Some Immigrant Stories from Around Ellsworth County

2007-01-21 09.26.48The hours of research and reading I have spent looking for information on my family has led me to some interesting tidbits and tales of life around Ellsworth County. Some of the stories I happened upon are not relevant to me, but perhaps if you are looking for information on your family one of these immigrant stories will hold the information you need!

The first of the immigrant stories I share today is about a Vopat family homestead, but unfortunately it was not my Vopat family. Jakub Vopat homesteaded on a farm near Wilson. Read more about that homestead here!

The Sad Story of Aldabert Klema really touched me. It is a long and somewhat difficult to read. The struggles the family went through were great and the family dynamics were hard to imagine. I really got a clear picture of how tough life was for those homesteaders, though. It is really a great presentation of how the immigration process worked from the beginning. I can’t imagine how many hours it took to put all the information together. I hope some day to be able to do this with my family!

From the Kansas Historical Society files, we find an immigrant story shared by Eric Taylor. He tells the story of  Joseph Dvorak and Francis Zvolanek, including how they traveled to New York City and ultimately ended up  as farmers near Ellsworth.

If you are interested in some more academic reading, there is a website with the history of Czechs in America that has some great tips and facts about the group of Bohemians that came to Kansas in the 1860s and 1870s.

If you know more stories of immigrants to Ellsworth County, please share them with me in the comments. I learn more with each story I read. There is a good chance that at least one of my ancestors was a neighbor!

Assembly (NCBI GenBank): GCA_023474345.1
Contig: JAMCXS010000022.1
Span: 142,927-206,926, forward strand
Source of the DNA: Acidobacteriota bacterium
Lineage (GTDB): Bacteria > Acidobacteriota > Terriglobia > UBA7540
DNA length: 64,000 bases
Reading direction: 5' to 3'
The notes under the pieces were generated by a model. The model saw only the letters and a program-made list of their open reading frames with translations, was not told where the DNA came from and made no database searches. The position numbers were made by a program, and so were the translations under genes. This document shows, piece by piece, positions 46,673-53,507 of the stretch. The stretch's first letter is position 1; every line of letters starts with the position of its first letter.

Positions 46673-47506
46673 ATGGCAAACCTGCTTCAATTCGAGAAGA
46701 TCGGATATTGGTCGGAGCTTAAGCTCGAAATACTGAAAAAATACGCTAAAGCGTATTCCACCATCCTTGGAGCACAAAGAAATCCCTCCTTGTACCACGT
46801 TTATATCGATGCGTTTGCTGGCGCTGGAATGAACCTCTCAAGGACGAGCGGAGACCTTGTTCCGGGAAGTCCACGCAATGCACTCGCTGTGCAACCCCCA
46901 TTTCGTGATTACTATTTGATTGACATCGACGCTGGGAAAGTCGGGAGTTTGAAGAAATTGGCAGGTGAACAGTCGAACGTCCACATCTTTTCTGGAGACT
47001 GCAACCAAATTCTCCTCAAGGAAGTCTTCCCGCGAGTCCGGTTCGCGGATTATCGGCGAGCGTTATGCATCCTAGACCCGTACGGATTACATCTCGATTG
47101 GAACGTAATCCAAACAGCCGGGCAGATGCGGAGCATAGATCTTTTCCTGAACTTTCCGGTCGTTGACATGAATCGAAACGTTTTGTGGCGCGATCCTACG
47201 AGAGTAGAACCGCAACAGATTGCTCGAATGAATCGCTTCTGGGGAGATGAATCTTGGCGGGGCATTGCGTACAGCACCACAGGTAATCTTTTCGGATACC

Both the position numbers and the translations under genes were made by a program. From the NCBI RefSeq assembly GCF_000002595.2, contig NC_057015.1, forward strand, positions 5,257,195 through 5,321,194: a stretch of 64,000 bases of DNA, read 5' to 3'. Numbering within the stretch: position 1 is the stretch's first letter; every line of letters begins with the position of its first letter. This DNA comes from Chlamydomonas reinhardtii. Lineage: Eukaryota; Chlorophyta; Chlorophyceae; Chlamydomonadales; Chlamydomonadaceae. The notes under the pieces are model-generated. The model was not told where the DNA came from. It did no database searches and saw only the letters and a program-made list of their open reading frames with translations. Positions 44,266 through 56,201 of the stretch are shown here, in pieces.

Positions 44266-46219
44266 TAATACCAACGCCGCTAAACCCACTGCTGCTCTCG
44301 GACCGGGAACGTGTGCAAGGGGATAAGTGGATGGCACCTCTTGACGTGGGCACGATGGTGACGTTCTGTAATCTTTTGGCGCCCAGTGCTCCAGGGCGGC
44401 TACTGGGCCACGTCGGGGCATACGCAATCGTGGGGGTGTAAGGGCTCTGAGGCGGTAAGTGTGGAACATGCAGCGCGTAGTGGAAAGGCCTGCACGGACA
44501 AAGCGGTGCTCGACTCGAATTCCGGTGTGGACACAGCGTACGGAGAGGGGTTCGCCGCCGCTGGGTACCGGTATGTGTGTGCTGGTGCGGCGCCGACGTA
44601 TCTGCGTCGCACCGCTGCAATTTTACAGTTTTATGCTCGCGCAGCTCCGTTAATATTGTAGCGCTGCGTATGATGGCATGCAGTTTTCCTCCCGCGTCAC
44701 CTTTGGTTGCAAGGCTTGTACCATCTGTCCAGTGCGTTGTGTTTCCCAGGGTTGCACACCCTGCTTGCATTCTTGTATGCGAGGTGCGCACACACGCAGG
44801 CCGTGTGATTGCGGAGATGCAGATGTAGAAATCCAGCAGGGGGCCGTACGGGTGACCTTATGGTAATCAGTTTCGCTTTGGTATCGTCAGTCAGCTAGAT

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My Accidental Discovery of the Vodraska Family

Joseph Vodraska?The other day, I told you about how I found my great-grandmother Anna Riedl. From the beginning of my research into my family history, I have focused on Josef Vopat and his wife Anna Riedl Vopat. The notes I had from my grandmother gave the most information about the two of them, so it seemed logical that I’d find out about that branch of my family first. The Vodraska family, however, was a bit of a mystery to me. I knew they arrived sooner than the Vopat side of the family, but really did not know much more than that.

When I started digging around the Plana archives of Pilsen, little did I know I would get double the results for my effort.

After I found the birth record for Anna Riedl in the Plana Parish Archives, I learned that many of these archives are indexed. I had just been paging through the archives which takes an enormous amount of time to find people. So, in the quest for Anna’s siblings I decided to try the index of the archives. It couldn’t hurt and had to be at least slightly faster than going one page at a time.

I found the index, but still had to guess at the page for the “R’s”. So, I guessed at a number and typed it in the box. Turns out, I way overshot the “R’s” and landed smack in the middle of the “V’s”. As I was about to click back a few pages, I glanced down and saw a familiar name.

Jozef Vodrazka was listed at the top of page 95. I looked at the birth date and it was not correct for my relative, so I went back to find the rest of the Riedl family. After I found a few of the Riedls, I kept obsessing about the Vodrazka name I had found. Notes my brother had given me said the family was from the Pilsen region. However, I had been told by other relatives that this was not so. I wanted to explore it further, so back to the indexes I went.

After doing a bit more exploration, I figured out the alphabetizing of the archives was not exact. In fact, some of the indexes were only alphabetized by the first letter of the last name. From there, the names were all in chronological order. So Jozef Vodrazka was listed on on several pages of the “V” section of the indexes. After a little bit more digging, I found a Jozef who was born in the right year, 1867. I was a little excited. Then, I searched for the birth record to check his parents first names. They were Anna and Jozef. Wonderful! I still could not read the entire record, though.

After receiving some help from the Czech Genealogy Facebook Group, I realized his mother’s last name was not the same as in my notes. I had Pertl in my records, but in the record her name appeared to be Berk. This did not make me happy, because I thought I was incorrect in my assumption that this was my great-grandfather. At that point, I almost let it go. However, anyone who knows me will tell you I am stubborn and don’t let things go easily. So I decided to look up the first Jozef’s marriage record. Perhaps if I could find it, it would shed some more light on things.